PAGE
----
Gene Therapy is now touted as a new revolution for cancer treatment. If the list of new cancer treatment methodologies is traversed, then the end seems to be farther and farther away. As a sequel to the relentless efforts by researchers across the world to formulate therapies better than the existing ones, new prospective cures pop up every now and then; and some of which are also considered as superior treatments of the future. The latest buzz doing the rounds is the Gene Therapy, which is speculated to revolutionize cancer treatment in the future.
In essence, the therapy involves correcting defects in the genes to cure diseases, including cancer. As a matter of fact, genes are the fundamental regulators of cells. Genes contain the protein codes, which enable the cells to grow, function and divide. Any deviation in the genes will result in malfunction(s) in cells, resulting in various types of diseases. Defective genes can trigger the production of proteins that cannot function properly. Missing or overactive genes can impair bodily functions. And the list goes on. The crux of the Gene Therapy is to fix defects in the genes so that the resultant disease gets cured. Progress in R&D has also entailed the capability to replace abnormal or non-existent genes with healthy ones for enabling the production of useful proteins.
Coming to the moot point—Gene Therapy in cancer treatment, enormous efforts have been put in to utilize the therapy in cancer treatment. Although almost all of the prospective therapies are in the exploratory stages (being studied in laboratories or in clinical trials), one of the approaches, called as the CAR T-cell Therapy, has received approval from the USFDA for administering the therapy in certain groups of patients. Additional approvals to the CAR T-cell Therapy are expected in the imminent future.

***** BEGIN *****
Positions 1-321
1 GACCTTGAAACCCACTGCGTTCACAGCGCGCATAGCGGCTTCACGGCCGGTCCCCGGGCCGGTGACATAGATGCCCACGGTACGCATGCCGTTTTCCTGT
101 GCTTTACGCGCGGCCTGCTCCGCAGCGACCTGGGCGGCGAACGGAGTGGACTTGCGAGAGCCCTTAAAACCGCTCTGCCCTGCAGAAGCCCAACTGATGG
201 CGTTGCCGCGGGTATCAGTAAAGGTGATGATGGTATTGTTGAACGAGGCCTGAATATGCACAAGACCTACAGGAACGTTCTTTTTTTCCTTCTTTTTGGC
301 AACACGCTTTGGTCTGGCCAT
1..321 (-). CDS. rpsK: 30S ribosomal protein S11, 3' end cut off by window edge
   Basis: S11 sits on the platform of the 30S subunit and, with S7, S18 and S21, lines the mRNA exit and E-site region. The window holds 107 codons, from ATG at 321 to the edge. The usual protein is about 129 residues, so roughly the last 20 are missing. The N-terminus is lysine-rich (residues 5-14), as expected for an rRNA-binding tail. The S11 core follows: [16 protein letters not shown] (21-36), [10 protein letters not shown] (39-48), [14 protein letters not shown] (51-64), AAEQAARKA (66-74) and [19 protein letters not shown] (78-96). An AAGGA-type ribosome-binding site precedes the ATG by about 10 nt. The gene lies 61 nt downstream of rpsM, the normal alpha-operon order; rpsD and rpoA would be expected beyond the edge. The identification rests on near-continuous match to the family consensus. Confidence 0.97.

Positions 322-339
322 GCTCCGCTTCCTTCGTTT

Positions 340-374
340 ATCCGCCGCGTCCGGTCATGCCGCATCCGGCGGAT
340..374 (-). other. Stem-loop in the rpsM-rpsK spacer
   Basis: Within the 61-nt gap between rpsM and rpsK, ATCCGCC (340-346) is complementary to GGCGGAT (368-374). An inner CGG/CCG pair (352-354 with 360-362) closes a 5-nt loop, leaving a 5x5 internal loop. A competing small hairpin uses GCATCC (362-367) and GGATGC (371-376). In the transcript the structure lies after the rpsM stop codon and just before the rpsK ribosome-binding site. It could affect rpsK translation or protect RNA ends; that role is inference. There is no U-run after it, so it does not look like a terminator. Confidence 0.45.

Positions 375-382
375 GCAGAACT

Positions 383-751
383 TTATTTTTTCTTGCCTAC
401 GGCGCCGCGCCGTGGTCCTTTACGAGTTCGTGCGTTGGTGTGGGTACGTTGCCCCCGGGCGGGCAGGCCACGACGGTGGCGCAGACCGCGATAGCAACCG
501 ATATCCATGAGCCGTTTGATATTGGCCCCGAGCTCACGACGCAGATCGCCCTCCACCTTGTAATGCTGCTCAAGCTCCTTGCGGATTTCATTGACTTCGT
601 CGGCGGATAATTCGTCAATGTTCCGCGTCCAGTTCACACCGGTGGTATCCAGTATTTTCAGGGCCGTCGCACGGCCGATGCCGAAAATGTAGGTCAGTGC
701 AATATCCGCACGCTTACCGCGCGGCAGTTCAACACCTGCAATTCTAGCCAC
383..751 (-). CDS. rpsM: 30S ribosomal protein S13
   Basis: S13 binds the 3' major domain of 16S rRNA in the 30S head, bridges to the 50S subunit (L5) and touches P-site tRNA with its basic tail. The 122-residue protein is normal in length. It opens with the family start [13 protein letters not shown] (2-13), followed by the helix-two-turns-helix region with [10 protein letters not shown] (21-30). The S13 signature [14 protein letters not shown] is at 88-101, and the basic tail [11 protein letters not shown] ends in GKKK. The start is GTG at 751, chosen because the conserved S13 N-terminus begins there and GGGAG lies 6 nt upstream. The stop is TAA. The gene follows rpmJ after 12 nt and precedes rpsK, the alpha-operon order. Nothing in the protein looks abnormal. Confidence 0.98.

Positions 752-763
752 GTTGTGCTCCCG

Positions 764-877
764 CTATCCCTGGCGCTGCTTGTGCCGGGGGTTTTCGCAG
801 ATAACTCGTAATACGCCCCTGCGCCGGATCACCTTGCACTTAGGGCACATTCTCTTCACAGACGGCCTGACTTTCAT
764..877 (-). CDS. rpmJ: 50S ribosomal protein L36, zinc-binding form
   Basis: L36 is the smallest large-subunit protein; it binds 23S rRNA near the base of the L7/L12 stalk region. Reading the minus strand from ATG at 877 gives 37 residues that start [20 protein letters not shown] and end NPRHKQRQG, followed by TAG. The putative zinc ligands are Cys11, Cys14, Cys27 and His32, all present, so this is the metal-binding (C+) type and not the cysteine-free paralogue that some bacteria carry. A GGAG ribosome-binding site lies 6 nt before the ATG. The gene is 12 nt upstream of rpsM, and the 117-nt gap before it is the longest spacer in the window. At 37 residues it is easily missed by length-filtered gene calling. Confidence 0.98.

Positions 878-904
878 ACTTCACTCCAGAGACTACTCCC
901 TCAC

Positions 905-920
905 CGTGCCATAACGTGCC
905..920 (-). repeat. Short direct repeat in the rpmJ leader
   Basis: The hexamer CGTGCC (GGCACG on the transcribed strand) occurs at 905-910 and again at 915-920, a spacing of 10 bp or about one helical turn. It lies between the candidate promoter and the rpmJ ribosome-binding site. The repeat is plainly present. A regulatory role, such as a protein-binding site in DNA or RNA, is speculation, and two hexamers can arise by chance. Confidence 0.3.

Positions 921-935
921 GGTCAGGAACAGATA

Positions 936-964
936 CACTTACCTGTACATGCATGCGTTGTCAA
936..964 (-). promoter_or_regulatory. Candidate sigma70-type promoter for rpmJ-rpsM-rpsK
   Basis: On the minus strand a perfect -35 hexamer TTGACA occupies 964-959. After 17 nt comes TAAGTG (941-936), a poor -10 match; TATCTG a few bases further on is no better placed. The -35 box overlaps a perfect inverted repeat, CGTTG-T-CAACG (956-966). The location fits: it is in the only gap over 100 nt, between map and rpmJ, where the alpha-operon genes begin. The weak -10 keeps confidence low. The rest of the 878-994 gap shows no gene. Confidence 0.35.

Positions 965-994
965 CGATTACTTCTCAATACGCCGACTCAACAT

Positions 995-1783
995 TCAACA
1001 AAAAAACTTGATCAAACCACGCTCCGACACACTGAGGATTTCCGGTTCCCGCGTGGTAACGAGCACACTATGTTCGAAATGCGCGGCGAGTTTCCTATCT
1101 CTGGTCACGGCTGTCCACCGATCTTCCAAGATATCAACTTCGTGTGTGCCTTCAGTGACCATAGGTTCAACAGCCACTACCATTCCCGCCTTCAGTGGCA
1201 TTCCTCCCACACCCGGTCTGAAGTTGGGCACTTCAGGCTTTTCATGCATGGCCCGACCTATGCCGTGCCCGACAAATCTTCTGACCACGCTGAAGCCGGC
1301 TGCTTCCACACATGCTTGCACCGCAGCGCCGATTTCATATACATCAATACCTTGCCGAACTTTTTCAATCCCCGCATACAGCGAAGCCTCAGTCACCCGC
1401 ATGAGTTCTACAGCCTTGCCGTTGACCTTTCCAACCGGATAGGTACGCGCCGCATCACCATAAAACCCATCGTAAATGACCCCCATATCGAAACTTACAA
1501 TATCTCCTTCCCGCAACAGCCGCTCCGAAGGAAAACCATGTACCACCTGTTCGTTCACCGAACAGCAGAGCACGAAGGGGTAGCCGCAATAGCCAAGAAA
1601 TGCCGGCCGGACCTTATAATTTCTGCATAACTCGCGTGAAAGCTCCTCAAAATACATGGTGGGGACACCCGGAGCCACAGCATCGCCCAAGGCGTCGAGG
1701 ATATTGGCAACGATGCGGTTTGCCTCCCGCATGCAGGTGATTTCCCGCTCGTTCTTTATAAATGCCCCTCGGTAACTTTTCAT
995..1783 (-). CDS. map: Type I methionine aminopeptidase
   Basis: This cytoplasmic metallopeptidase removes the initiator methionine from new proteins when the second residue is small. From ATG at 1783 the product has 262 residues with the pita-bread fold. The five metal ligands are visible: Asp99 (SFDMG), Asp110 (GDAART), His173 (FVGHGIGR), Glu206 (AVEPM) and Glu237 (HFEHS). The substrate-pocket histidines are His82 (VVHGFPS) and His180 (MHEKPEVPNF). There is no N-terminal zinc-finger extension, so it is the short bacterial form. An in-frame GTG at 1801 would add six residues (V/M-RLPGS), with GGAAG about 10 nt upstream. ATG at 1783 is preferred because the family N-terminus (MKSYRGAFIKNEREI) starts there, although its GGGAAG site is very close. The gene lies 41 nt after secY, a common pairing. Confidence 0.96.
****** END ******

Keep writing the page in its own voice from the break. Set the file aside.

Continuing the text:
The ongoing research on the application of Gene Therapy in cancer treatment is inclusive of multiple areas, in the guise of:
Genetically Engineered Viruses
In this approach, specially modified viruses (called as Oncolytic viruses) are put to target and destroy cancer cells, while being harmless to normal cells. The viruses are engineered to contain certain genes, designed to infect cancer cells, those when get inside cancer cells produce specific proteins, which cause the cancer cells to die. This method has elicited encouraging clinical trial results.
A foreign gene is inserted directly into the cancer cell or the surrounding tissue that kills the cancer cell or prevent cancer cells and surrounding tissue from feeding blood to tumours, reducing nutrients for the cancer cell for survival. Despite some challenges, this method bears substantial promise for treating cancer in the future.
This technique involves enhancing the natural cancer-fighting ability of the tumour cells of the patient himself. One of the types of Immunotherapy is the CAR T-cell Therapy, in which a sample of T cells of the patient is collected and mixed with viruses carrying several specific genes. The viruses act as carriers by transporting the genes to the nuclei of the T-cells, incorporating into the DNA of the cells. The genes activate the T-cells to express a special protein called as a Chimeric Antigen Receptor, or CAR, on the surface. The CAR transports the T cell to the tumour cell using a specific address, and the CAR T-cell is then empowered to quickly destroy the cancer cell. Dramatic results obtained in clinical trials conducted in some children and adults with leukaemia or lymphoma have led to the belief that the CAR T-cell Therapy will be a promising future therapy for cancer treatment.
What is the fate of the prospective Gene Therapy based cancer treatments under the research phase? What is the progress and prospects of the therapy in cancer treatment? Will the Gene Therapy eventually turn out to be the one-stop therapy for all cancer types?
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